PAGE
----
Jeff Tucker is out with a column on bitcoins. Not surprising, it is filled with over the top commentary and errors in the fundamental presentation of economics, just like his IP work.
I really don't want to go into his full discussion of bitcoins, once I destroy Tucker, along with Kinsella, in Monday's debate, people will be much more careful about any of Tucker's views.
I do, however, want to point out one comment by Tucker that is quite irresponsible. He writes:
Many people fear that Bitcoin is overpriced right now. This view is held even by people in the Bitcoin community who worry that a move from $15 to $93 in three months is not good for long-term viability. A crash could bring down the currency unit in devastating ways, leading to another round of debunking and clucking from the advocates of government money.
But here’s the truth: No one knows for sure. Maybe the price will keep climbing. Next month at this time, people might be kicking themselves for not getting in right now. My instincts right now tend in this direction. I’m seeing BTC at $250, then $500, and then $1,000 by year-end.I also find bitcoins an interesting investment vehicle, but I would never make such an open ended comment as Tucker does here. I have recommended bitcoins in the EPJ Daily Alert, but I also recommended a limit, in the ALERT, on how much bitcoins should be bought. The limit being just 1% of an individuals portfolio. With Tucker's open ended commentary, he is setting up a situation where novice investors get too enthusiastic and plow all their money into bitcoins, which if things don't go right, could result in massive losses.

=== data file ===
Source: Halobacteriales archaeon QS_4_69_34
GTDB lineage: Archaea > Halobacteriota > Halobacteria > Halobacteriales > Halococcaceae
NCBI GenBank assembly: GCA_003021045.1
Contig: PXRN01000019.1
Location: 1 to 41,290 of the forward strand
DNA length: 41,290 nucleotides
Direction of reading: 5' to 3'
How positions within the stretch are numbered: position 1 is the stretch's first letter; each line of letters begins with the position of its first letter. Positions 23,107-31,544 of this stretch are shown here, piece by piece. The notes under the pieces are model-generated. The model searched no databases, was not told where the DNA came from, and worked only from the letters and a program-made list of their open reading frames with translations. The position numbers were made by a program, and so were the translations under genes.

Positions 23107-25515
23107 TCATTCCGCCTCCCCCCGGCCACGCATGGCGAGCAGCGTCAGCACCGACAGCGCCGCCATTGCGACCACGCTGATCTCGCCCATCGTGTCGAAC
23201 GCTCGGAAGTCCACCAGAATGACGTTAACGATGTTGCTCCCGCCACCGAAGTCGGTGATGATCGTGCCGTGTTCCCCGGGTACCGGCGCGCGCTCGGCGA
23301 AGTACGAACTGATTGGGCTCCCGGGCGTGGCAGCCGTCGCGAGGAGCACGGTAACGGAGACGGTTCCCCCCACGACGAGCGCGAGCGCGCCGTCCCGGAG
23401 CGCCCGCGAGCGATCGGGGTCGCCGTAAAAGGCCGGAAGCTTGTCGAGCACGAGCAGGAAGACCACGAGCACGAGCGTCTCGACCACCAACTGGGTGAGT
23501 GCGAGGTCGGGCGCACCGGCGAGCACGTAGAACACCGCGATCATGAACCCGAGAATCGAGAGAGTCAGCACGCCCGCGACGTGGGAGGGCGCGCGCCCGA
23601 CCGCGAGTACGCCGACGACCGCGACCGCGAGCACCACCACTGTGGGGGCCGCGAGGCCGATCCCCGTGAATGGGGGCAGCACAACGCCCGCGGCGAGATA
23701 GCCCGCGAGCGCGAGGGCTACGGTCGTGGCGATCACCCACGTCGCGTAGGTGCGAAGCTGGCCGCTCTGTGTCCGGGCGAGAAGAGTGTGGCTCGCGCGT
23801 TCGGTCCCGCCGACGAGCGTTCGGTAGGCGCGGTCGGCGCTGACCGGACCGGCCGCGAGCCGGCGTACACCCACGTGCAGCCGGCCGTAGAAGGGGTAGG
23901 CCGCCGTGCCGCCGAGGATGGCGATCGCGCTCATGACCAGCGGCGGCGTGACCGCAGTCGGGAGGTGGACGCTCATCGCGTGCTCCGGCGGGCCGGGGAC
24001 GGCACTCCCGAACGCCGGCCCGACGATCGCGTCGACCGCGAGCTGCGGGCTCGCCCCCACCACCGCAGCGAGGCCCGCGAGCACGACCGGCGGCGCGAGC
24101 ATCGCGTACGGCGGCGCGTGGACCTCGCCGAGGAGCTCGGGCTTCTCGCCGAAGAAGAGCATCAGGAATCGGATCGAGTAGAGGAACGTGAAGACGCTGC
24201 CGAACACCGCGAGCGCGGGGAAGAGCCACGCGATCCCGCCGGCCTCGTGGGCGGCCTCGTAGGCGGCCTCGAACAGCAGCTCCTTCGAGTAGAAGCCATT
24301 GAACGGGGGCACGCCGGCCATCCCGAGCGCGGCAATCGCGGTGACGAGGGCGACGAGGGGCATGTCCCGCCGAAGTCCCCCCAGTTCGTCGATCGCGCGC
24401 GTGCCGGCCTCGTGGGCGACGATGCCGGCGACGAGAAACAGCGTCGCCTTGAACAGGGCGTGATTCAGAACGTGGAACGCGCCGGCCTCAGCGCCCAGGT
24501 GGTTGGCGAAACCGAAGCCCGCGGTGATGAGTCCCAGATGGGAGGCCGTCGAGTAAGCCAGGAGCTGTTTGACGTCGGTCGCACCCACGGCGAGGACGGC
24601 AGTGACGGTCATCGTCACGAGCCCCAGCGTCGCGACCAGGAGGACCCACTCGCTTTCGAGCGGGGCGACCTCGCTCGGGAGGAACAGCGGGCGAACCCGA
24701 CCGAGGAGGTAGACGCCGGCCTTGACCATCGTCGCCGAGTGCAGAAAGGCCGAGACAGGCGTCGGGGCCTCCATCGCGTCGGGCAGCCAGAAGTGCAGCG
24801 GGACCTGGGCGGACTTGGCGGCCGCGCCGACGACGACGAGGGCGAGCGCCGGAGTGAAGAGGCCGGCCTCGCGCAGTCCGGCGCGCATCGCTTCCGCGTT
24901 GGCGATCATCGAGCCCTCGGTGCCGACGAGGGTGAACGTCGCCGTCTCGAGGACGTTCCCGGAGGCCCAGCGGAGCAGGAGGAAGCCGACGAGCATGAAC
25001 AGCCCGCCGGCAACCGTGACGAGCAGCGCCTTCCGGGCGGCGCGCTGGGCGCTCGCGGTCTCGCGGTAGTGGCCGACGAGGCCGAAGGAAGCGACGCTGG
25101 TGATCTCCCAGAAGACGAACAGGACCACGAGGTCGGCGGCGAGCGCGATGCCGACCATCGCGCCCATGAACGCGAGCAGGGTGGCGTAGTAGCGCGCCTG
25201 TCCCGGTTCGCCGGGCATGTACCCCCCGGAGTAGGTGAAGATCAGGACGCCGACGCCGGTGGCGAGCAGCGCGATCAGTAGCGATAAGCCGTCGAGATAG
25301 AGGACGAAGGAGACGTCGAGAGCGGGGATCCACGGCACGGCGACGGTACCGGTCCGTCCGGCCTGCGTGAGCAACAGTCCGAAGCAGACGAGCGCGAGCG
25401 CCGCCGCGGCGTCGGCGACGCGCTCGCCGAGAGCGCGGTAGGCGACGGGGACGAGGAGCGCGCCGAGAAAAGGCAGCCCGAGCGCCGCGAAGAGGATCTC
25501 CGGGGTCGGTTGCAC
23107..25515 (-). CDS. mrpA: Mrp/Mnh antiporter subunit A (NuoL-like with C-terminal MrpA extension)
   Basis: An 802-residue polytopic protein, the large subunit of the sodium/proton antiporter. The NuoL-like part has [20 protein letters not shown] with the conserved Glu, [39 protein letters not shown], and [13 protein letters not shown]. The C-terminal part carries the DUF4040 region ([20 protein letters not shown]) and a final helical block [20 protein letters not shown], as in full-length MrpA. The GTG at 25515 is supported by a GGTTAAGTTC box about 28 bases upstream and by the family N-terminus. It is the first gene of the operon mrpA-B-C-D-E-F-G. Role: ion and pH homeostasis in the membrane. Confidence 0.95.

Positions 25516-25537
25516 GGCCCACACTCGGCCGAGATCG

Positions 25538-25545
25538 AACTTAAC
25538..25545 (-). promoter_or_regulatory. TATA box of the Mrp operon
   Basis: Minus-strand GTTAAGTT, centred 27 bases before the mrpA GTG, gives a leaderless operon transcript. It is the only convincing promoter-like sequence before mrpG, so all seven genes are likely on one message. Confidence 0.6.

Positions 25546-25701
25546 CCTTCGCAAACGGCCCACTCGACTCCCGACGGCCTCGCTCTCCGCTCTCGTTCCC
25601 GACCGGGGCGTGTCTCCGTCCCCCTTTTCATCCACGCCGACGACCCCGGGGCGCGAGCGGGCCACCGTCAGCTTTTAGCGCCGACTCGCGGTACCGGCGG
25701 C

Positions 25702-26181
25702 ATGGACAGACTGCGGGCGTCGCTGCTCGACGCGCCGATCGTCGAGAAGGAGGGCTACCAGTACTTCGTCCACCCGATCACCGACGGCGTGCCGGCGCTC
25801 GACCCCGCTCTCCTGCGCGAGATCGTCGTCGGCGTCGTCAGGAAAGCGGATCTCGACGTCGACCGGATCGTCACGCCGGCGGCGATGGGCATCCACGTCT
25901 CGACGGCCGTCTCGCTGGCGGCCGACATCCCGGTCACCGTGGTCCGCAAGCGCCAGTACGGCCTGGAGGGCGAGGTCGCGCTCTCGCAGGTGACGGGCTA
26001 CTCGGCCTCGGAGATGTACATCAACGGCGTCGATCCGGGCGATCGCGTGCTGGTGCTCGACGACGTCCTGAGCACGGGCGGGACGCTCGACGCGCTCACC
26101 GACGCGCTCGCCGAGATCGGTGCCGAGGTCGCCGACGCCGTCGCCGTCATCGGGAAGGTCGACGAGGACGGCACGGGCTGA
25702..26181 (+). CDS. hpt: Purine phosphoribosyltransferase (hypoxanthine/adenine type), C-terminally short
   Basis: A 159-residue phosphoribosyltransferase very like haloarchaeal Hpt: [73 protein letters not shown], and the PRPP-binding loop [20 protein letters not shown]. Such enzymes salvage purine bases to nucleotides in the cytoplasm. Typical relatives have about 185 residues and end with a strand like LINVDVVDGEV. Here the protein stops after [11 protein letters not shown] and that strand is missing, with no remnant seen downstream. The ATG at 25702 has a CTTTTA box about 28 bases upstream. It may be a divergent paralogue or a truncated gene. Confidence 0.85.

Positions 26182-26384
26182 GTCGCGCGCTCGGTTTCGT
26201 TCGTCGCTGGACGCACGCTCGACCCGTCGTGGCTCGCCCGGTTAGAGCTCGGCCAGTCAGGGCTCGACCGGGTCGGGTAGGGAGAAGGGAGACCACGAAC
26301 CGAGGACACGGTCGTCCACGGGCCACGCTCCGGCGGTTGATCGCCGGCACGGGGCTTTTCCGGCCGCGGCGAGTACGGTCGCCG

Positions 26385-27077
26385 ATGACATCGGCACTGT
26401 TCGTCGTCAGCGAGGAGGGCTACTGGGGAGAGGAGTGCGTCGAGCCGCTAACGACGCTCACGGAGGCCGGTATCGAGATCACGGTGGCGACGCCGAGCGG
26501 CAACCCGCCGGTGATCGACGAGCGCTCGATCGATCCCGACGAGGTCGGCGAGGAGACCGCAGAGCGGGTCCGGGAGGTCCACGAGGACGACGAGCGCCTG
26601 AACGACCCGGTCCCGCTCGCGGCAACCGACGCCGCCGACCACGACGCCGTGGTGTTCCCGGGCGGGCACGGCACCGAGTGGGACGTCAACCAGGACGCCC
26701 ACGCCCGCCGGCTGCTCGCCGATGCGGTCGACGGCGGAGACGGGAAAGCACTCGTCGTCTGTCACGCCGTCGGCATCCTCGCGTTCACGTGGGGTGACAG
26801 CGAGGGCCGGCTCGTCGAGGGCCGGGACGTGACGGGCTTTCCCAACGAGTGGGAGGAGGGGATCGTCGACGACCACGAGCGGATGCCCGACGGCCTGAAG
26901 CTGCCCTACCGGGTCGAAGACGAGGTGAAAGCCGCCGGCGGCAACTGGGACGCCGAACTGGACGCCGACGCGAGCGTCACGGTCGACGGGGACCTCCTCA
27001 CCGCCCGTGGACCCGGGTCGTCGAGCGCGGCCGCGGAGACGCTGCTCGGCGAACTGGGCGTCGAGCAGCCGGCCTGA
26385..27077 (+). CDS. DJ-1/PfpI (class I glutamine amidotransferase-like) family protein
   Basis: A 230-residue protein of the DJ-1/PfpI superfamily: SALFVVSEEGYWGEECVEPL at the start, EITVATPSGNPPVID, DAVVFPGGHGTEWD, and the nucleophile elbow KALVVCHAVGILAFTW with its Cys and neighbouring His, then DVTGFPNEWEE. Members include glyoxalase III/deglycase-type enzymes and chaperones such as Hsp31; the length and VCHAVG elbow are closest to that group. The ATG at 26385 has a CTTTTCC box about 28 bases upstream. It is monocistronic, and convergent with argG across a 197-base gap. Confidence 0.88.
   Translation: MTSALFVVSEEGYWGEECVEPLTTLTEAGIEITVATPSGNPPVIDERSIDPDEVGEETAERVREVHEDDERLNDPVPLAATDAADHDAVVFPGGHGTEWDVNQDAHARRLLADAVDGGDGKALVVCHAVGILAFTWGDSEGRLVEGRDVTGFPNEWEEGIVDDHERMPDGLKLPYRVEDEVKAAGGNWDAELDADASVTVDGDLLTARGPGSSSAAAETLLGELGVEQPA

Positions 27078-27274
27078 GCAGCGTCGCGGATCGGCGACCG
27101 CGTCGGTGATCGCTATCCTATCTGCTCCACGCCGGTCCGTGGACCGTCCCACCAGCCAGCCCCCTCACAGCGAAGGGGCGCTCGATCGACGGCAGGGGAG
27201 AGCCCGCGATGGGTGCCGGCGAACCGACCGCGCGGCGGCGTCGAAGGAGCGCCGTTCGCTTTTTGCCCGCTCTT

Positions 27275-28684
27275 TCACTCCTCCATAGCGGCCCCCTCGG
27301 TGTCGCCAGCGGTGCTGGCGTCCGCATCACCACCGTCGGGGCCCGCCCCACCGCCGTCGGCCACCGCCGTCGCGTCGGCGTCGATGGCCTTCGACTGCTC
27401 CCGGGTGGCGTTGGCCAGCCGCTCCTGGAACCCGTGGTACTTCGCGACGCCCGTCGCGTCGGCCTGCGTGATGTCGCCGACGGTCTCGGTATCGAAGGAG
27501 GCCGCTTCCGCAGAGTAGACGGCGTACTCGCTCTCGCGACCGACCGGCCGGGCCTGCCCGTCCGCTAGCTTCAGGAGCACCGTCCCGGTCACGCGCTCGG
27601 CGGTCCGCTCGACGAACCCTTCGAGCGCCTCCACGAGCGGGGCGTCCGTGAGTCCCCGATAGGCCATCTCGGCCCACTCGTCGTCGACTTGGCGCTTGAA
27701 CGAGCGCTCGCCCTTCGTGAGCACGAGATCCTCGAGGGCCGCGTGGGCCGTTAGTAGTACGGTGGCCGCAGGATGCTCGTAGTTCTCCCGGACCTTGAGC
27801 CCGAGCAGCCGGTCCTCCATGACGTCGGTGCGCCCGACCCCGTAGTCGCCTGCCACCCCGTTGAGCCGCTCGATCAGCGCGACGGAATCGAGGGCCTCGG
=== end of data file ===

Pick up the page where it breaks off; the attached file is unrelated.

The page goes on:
Bitcoins are attractive because they provide some degree of anonymity in conducting transactions. They are also extremely difficult, perhaps impossible, for the government to grab, which is something that you can't say about bank deposits (See Cyprus). But they are not now money.
They, in some ways, act like travelers checks, in some ways act like gold and have some characteristics of a penny stock pump and dump scheme. Bitcoins are not, however, any of the three entirely. As bitcoins get more popular, they are likely to gain more attention from the government, and the government is likely to continue to attack BTC at its most vulnerable point, the conversion point between dollars and bitcoins and vice versa. Thus, the potential for wild swings in bitcoins is very possible.
If BTC does take off and the coins climb in price by a multiple of their current price, by say, 10 or 20 times current levels, even a very modest investment of 1% of a portfolio, is going to show spectacular results, while limiting downside exposure.
Tucker's commentary is extremely dangerous, because, like an amateur, he fails to take in to consideration the possibility of something going wrong and adjusting for it. He is going to drive novices into going all in on an investment that is very complex and has downside if things go wrong. I am not saying that bitcoins should not be bought, but they should only be bought with the understanding that A. things could go wrong and B. price volatility is not out of the question. Thus, my conservative approach of only advising that 1% of portfolio be put into bitcoins (or for river boat gamblers 10%).
Downside always has to be considered in any investment, Tucker ignores this. The only investment that I am comfortable calling a very safe investment is nickels. I wouldn't have a problem with an investor putting 50% or more into nickels. I am nowhere near as comfortable with the intriguing investment, bitcoins.